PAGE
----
ABSTRACT: Developing countries such as Jamaica suffer increasingly from high levels of public health problems related to chronic diseases. To examine the physical health status and use a model to determine the significant predictors of poor health status of Jamaicans who reported being diagnosed with a chronic non-communicable disease. The current study extracted a sub-sample of 714 people from a larger nationally representative cross-sectional survey of 6,783 Jamaicans. A self-administered questionnaire was used to collect the data from the sample. Statistical analysis was performed using chi-square to investigate non-metric variables, and logistic regression to determine predictors of poor health status. Approximately one-quarter 25.3%) of the sample reported that they had poor health status. Thirty-three percent of the sample indicated unspecified chronic diseases: 7.8% arthritis, 28.9% hypertension, 17.2% diabetes mellitus and 13.3% asthma. Asthma affected 47.2% of children and 23.2% of young adults. S ignificant predictors of poor health status of Jamaicans who reported being diagnosed with chronic diseases were: age of respondents, area of residence and inability to work. Majority of the respondents in the sample had good health, and adults with poor health status were more likely to report having hypertension followed by diabetes mellitus and arthritis, while asthma was the most prevalent among children. Improvement in chronic disease control and health status can be achieved with improved patient education on the importance of compliance, access to more effective medication and development of support groups among chronic disease patients.12/2009; 1(7):356-64. DOI:10.4297/najms.2009.7356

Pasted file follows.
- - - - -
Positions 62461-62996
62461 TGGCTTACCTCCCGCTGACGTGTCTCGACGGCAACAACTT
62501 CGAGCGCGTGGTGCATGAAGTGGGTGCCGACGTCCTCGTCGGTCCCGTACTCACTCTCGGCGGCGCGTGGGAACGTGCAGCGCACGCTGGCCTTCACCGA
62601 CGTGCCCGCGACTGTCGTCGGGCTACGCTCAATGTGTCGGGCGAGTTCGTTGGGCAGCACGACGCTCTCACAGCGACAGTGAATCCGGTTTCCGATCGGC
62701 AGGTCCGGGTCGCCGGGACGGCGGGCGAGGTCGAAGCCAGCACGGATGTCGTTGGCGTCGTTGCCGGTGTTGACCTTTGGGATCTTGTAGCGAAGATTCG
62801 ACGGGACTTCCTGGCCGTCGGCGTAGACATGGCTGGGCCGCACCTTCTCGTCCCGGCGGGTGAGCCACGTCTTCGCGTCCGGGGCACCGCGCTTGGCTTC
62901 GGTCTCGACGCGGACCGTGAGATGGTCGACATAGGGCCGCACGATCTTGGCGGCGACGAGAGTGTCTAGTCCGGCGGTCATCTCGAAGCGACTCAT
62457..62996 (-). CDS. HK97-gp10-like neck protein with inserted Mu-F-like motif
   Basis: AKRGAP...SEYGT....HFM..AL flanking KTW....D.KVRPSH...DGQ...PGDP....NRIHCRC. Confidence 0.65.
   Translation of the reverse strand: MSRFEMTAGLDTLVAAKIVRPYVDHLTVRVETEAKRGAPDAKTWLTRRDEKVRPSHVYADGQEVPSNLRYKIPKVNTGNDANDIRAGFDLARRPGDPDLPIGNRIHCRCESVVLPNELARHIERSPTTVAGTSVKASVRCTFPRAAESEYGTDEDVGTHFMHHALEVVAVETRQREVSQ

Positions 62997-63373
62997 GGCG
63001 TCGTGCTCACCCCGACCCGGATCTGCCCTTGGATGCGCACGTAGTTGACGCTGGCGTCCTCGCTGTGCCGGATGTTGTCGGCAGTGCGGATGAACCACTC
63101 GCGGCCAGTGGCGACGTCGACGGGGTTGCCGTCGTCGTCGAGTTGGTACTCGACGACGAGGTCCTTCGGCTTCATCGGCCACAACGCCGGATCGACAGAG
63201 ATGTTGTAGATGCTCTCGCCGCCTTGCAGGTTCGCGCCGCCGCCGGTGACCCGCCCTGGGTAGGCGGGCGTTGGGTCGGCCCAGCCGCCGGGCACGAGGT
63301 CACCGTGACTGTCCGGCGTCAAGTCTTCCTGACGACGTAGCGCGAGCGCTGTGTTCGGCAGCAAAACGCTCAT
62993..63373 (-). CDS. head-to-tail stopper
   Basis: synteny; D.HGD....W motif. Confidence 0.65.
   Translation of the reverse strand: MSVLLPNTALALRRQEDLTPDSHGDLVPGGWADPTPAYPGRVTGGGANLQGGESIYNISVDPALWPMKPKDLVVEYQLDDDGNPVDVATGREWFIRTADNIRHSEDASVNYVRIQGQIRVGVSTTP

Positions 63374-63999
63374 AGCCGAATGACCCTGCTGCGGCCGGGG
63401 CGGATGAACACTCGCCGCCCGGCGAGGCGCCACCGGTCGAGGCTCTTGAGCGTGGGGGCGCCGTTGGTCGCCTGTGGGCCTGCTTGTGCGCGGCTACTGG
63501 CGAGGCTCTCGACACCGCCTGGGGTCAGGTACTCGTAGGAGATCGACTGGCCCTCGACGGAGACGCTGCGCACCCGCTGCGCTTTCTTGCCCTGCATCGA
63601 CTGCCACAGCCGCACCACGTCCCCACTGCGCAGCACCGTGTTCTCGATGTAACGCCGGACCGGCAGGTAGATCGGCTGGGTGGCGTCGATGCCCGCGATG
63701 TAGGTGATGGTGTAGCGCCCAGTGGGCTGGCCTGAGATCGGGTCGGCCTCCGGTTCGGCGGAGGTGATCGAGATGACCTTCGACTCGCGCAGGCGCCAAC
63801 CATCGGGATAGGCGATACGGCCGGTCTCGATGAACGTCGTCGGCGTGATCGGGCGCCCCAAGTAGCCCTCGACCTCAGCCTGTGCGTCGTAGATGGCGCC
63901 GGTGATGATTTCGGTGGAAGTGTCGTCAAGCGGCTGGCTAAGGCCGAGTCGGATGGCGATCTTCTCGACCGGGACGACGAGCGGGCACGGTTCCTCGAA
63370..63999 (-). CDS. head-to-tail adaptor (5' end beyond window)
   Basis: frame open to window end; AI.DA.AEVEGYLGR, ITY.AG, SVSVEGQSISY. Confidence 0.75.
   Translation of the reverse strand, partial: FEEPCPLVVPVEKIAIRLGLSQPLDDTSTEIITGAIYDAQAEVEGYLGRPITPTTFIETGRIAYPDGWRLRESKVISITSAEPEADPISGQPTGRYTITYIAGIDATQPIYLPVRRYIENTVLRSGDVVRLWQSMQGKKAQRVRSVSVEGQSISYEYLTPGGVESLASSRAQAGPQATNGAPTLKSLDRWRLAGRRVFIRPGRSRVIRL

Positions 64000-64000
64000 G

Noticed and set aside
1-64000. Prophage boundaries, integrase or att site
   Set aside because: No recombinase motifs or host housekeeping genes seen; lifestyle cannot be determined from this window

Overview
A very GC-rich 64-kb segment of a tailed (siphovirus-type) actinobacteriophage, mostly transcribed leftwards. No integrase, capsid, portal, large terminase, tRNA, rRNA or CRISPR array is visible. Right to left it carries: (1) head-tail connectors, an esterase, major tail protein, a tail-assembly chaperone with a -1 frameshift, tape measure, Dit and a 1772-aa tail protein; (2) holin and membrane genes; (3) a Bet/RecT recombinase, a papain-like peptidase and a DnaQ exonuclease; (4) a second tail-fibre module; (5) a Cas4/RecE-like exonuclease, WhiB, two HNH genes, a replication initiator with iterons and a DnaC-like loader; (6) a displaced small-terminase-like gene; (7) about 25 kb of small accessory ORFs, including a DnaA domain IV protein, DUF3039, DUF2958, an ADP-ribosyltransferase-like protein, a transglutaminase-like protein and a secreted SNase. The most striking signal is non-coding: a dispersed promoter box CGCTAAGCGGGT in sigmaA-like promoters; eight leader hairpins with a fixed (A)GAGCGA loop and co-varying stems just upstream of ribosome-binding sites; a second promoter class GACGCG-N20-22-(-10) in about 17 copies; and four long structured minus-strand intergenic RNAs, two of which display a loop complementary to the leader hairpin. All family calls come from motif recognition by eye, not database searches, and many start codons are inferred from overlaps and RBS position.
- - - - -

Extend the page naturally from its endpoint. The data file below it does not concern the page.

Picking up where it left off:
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ABSTRACT: Carotid intima-media thickness (IMT) has proved to be an independent marker of preclinical atherosclerosis. The aim of this study was to determine whether carotid IMT is associated with the plasma glucose concentration in the fasting state, after loading with oral glucose, or with the insulin sensitivity index (ISI) in nondiabetic subjects with different levels of glucose intolerance and insulin resistance. Cross-sectional study. A total of 160 nondiabetic subjects (147 from our obesity-overweight clinic and 13 healthy normal subjects) were included in the present study, among them 33 had normal glucose tolerance (NGT), 13 had impaired fasting glucose (IFG), 80 had impaired glucose tolerance (IGT) and 34 had both IFG and IGT. Carotid IMT was assessed in the common carotid artery by a high-resolution B-mode ultrasound system. Plasma glucose was measured after fasting and at 30 min, 1, 2 and 3 h after a standard 75-g load of glucose. The ISI was calculated from the frequent sampling intravenous glucose tolerance test (FSIGT). Results The IMT values in the NGT group were lower than those in the IFG, IGT and IFG + IGT groups (P < 0.03). No statistical difference in IMT values was found among the latter three groups. Univariate correlation analyses showed that the IMT was positively associated with age, plasma glucose concentrations 1 and 2 h after glucose loading, and serum concentration of low density lipoprotein (LDL) cholesterol (r=0.39, 0.22, 0.25 and 0.18, respectively, P<0.05). Multiple regression analysis showed that only age, plasma glucose concentration 2 h after glucose loading, and LDL cholesterol appeared to be significant correlates of the IMT (P<0.0001), whereas the ISI was not. In nondiabetic subjects with various degrees of glucose intolerance, there was a significant increase in IMT in those with IFG and IGT. Significant determinants of IMT, an indicator of preclinical atherosclerosis, include hyperglycaemia 2 h after a glucose load, age and LDL cholesterol, whereas fasting glucose concentration and the ISI were not significantly associated with IMT.Clinical Endocrinology 02/2006; 64(2):153-7. DOI:10.1111/j.1365-2265.2005.02440.x · 3.35 Impact Factor